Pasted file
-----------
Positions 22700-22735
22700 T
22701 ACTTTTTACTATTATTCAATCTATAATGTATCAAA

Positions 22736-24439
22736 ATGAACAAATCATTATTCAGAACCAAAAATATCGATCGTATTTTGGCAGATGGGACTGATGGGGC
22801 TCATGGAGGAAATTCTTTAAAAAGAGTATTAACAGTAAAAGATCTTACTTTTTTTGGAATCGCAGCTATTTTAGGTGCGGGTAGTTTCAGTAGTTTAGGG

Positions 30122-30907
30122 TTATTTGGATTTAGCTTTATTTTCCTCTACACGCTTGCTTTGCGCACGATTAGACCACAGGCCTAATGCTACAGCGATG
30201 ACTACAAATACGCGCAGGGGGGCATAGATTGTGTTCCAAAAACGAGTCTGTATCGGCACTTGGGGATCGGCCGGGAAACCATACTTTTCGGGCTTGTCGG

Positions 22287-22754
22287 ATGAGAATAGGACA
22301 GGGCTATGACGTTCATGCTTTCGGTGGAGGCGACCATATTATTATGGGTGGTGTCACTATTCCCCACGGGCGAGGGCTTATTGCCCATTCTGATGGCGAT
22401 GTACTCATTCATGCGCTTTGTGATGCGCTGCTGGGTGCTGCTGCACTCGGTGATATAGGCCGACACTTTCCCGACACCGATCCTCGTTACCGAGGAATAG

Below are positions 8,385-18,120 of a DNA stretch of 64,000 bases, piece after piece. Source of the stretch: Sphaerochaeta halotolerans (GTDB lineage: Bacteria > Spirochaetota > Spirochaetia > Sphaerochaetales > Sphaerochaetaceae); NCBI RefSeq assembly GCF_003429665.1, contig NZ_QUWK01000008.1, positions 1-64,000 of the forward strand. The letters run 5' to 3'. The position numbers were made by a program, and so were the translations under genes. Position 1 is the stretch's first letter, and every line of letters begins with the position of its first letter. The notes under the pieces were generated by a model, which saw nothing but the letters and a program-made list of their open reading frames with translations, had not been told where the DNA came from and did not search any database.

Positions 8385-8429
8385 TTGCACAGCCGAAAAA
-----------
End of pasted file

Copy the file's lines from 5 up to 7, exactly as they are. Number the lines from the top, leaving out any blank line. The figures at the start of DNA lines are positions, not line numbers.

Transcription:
22736 ATGAACAAATCATTATTCAGAACCAAAAATATCGATCGTATTTTGGCAGATGGGACTGATGGGGC
22801 TCATGGAGGAAATTCTTTAAAAAGAGTATTAACAGTAAAAGATCTTACTTTTTTTGGAATCGCAGCTATTTTAGGTGCGGGTAGTTTCAGTAGTTTAGGG

Positions 30122-30907